(that I haven’t read)


Due to a lousy education I lost out on some great literature during my crucial teenage years. So I try these days to keep at least half an eye on the constant stream of new works and exposés. Although it's impossible to check everything, it's worth the effort because now and then an outstanding gem turns up.

Searching can range from straightforward sifting through subjects and names, to convoluted routes through all kinds of marginal and unlikely sources. It can even involve freak coincidence.

In a recent rummage on 'Amazon' I came-up with three promising works. I haven't read them, nor do I intend to. This is because the summaries, as well as editorial and customer reviews, tell enough; I don't need to read further, the issues are self-evident - I understand them already, as would anyone who's spent several years looking into the subversive nature of government.

Certainly, these books contain much that I don't know, perhaps even startling details that address precisely what interests me most, but time and cash are limited, and one can't read everything, after all. So for the moment I'll settle for what the reviews, etc. unveil, which in these instances is poignant and significant enough: three major issues that I believe we all ought to know about:


.........1. FREE LUNCH

.........2. UNPEOPLE

.........3. MAXED OUT


(A fourth importanmt tome : THE POWER ELITE - which I own - I say more about on a dedicated page.)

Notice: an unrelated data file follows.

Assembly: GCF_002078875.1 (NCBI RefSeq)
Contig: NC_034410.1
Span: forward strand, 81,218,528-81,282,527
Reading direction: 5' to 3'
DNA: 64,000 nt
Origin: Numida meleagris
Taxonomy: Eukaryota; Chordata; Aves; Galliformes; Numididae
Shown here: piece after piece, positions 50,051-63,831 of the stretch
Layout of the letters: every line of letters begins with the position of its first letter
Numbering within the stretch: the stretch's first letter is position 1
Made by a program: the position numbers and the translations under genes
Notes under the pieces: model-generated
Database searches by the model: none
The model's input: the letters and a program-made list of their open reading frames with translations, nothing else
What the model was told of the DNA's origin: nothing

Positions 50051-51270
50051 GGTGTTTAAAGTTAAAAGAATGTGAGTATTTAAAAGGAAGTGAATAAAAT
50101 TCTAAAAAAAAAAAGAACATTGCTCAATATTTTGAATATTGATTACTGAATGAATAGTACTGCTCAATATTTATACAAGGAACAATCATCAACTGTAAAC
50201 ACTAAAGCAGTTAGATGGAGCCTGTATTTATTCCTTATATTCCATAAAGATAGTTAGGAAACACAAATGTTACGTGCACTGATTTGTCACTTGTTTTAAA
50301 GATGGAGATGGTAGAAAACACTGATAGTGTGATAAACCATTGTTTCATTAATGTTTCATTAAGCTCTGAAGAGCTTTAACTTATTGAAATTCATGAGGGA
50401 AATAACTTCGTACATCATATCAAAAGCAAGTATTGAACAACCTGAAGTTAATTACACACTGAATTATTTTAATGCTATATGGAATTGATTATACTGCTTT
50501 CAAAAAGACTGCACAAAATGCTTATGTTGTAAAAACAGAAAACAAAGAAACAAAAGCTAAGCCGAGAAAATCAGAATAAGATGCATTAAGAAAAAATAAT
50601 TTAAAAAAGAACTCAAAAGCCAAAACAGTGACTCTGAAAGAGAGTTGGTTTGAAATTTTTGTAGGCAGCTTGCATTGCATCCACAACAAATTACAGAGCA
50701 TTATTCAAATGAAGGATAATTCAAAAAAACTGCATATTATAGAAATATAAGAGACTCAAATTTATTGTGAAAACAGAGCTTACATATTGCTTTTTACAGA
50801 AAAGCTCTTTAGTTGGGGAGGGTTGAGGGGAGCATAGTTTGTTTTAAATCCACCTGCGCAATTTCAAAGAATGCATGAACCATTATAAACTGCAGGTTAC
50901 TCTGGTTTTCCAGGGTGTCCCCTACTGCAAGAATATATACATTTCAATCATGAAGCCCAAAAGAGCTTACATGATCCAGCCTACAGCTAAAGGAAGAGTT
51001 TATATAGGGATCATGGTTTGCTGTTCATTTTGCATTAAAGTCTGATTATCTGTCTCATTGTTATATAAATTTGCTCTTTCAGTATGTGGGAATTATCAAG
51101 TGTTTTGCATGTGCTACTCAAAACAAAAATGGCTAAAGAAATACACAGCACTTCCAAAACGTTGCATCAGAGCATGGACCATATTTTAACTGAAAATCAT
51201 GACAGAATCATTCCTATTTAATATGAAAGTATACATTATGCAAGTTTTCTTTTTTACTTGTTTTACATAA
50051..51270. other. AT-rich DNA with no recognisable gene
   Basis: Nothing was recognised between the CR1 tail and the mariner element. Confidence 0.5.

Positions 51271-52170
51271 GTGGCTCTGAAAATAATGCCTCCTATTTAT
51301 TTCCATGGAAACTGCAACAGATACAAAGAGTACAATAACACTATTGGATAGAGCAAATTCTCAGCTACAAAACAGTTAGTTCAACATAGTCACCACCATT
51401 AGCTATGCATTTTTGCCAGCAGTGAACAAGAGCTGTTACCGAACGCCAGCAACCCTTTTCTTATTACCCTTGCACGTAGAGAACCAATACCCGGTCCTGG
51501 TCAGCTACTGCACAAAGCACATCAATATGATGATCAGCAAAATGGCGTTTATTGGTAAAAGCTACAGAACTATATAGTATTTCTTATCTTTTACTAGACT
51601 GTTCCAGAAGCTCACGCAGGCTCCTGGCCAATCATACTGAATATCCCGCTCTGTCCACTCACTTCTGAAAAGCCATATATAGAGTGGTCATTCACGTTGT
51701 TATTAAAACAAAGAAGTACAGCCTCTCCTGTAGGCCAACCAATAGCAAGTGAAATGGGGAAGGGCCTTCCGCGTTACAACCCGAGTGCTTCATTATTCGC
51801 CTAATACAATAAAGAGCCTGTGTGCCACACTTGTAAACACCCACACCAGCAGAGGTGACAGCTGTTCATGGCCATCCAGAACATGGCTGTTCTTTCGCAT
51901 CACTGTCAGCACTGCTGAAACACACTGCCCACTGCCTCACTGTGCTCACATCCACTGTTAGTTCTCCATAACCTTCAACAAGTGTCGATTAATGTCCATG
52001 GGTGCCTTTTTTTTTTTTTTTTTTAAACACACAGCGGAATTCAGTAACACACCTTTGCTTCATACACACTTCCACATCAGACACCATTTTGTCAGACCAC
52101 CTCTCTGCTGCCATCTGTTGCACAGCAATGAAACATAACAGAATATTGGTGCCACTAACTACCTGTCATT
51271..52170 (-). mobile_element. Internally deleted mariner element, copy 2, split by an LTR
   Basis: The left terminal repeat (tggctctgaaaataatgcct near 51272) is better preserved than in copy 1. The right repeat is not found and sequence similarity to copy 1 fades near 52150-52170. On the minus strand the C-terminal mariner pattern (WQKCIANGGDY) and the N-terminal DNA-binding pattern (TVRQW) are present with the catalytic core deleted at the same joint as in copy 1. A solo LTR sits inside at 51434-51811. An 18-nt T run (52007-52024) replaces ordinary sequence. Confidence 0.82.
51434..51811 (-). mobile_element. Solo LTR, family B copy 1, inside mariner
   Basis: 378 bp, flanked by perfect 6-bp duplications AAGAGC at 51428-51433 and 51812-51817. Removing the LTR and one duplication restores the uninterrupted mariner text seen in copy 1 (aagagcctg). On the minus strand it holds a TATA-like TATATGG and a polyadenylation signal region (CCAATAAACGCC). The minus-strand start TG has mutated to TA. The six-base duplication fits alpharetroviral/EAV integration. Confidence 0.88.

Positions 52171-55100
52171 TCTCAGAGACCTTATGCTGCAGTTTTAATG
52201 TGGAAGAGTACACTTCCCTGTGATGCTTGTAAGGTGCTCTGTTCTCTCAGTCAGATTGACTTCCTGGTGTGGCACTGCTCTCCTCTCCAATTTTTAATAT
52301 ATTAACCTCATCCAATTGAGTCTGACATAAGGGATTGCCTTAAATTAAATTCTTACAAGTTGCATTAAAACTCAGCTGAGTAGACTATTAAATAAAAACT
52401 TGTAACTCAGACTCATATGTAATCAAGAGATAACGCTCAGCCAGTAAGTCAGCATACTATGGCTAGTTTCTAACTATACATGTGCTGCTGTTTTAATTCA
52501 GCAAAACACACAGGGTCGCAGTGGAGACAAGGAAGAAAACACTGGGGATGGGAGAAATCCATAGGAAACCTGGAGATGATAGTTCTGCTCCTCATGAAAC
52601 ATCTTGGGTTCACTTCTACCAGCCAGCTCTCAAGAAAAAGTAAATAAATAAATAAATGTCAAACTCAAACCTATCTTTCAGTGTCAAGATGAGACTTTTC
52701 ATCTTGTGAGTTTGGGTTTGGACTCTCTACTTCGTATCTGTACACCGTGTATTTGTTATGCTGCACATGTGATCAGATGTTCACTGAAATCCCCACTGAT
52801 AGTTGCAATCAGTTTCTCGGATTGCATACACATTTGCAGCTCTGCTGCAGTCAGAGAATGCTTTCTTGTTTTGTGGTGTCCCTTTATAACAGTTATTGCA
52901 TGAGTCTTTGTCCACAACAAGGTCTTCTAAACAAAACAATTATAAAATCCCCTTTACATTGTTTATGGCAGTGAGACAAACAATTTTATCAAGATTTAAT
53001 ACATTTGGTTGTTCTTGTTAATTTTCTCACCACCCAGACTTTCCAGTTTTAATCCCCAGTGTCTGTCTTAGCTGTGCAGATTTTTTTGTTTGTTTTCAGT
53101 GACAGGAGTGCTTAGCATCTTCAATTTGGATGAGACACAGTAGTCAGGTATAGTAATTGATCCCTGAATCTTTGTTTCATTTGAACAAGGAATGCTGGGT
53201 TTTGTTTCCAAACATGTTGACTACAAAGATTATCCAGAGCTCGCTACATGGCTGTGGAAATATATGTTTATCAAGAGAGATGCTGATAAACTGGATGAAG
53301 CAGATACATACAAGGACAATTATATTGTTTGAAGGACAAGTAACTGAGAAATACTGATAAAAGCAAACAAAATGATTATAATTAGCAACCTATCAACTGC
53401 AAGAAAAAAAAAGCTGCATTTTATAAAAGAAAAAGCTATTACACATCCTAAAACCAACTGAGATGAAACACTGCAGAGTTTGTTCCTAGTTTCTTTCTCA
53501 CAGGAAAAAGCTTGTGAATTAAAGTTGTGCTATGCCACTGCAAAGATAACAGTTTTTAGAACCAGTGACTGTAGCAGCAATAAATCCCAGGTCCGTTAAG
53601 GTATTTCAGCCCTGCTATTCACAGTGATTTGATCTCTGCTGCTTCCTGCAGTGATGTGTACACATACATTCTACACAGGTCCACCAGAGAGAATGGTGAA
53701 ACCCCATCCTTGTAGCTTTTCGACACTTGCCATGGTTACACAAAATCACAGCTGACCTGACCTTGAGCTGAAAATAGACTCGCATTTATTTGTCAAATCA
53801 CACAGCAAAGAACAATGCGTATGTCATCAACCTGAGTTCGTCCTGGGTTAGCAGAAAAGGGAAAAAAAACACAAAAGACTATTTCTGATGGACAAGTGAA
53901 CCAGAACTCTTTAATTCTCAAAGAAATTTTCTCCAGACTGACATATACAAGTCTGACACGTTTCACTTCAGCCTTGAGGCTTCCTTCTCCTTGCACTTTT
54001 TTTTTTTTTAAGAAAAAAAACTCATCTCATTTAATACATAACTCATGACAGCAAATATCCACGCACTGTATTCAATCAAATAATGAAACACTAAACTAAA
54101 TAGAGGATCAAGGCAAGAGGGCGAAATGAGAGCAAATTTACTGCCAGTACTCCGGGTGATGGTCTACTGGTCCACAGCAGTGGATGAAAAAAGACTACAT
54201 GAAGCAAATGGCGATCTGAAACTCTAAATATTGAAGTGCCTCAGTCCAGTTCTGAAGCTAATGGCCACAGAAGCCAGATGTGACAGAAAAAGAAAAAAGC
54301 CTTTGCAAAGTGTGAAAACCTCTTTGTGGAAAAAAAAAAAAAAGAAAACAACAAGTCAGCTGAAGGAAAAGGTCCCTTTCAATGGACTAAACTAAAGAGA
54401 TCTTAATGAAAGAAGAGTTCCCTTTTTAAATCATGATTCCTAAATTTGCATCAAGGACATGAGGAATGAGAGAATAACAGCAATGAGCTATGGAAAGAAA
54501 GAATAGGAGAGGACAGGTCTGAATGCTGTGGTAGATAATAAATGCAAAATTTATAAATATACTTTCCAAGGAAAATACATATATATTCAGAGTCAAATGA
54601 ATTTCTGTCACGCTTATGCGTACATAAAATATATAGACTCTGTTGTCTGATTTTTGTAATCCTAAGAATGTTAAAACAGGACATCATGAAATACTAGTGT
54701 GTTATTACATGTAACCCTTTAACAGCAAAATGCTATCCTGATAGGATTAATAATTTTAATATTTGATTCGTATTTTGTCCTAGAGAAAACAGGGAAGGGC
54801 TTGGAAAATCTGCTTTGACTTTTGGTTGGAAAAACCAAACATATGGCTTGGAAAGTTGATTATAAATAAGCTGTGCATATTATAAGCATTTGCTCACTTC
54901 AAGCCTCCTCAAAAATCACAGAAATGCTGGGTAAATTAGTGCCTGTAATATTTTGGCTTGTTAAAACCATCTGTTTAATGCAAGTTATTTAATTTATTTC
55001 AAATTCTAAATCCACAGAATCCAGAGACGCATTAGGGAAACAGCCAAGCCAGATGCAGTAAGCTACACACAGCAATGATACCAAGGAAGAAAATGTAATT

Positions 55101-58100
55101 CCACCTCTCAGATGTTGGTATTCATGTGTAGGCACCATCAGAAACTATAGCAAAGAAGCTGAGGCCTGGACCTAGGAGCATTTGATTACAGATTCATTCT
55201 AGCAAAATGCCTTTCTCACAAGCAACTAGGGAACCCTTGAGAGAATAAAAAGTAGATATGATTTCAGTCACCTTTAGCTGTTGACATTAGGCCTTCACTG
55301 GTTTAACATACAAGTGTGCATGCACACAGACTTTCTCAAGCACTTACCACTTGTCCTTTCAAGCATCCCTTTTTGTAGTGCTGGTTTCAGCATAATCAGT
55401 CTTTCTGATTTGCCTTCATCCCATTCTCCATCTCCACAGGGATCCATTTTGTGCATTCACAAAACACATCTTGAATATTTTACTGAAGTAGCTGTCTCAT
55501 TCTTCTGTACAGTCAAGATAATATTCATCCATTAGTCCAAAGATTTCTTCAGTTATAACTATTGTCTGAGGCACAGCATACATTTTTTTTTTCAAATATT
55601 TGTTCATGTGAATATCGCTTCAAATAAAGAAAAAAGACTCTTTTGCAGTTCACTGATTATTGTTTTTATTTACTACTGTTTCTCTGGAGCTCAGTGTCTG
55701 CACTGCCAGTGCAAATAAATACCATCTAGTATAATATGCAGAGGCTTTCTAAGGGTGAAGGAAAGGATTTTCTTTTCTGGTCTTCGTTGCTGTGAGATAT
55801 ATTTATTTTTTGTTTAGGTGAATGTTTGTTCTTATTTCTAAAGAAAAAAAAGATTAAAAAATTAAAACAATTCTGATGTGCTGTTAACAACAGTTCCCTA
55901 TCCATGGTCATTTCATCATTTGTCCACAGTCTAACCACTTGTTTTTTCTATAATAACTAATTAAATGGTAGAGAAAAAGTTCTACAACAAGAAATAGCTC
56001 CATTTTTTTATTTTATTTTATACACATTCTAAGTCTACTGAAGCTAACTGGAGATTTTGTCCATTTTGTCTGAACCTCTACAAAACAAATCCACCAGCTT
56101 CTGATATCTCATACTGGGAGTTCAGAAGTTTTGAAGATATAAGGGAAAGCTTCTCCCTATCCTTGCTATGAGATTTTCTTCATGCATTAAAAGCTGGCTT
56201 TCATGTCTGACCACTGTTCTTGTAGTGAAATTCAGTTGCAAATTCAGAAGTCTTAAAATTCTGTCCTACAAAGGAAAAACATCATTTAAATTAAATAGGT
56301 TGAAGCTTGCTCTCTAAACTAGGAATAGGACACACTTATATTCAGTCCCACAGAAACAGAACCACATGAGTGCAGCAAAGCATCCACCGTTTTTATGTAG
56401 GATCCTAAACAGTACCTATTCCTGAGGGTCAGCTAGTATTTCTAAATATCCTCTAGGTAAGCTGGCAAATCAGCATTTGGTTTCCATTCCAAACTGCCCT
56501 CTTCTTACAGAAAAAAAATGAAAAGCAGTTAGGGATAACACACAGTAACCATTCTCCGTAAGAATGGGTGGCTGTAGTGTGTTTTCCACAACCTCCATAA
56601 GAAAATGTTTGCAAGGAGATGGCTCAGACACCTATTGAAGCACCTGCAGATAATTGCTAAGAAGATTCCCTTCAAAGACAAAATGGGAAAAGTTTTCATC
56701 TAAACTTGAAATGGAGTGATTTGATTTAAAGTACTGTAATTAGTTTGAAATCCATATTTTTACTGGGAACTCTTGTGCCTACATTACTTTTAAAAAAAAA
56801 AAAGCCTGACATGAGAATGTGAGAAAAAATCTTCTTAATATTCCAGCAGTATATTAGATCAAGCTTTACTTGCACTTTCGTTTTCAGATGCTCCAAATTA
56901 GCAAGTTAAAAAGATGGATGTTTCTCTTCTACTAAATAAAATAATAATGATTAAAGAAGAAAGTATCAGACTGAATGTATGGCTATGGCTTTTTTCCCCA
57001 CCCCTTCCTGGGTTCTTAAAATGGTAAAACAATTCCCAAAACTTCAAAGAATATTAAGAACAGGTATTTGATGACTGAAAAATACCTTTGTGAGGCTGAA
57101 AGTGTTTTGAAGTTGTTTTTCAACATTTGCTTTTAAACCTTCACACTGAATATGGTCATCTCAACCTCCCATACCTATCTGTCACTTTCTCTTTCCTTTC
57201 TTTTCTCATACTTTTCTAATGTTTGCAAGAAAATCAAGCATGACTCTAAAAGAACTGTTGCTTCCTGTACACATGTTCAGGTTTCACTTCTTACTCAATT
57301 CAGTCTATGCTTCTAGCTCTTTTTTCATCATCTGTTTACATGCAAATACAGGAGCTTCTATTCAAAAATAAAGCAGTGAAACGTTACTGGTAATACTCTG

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Free Lunch: How the Wealthiest Americans Enrich Themselves at Government Expense (and Stick You with the Bill)
by David Cay johnston

The author has written a well documented and detailed account of how less than 1% of Americans are getting rich of the backs of the other 99%. And, it isn't just individuals who are reaping millions of dollars from's also corporations.

From Publishers Weekly
Johnston, a New York Times investigative reporter, has spent his 40-year career exposing collusion between government officials and private sector entities as they enrich the rich and ignore consequences for... laborers and the poor.


“With clarity, conciseness, and cool, fact-saturated analysis, Mr. Johnston, the premier investigative reporter on how industry and commerce shift risks and costs to taxpayers, sends the ultimate message to all Americans—either we demand to have a say or we will continue to pay, pay, and pay.”
—Ralph Nader


Reader review:

How can our government be so expensive, yet so ineffective?

Showing it's no accident that our political institutions too often serve the interests of the rich and powerful, Mr. Johnston "follows the money" -- the money that buys special favors, and the money that's siphoned out of our pockets to pay for them.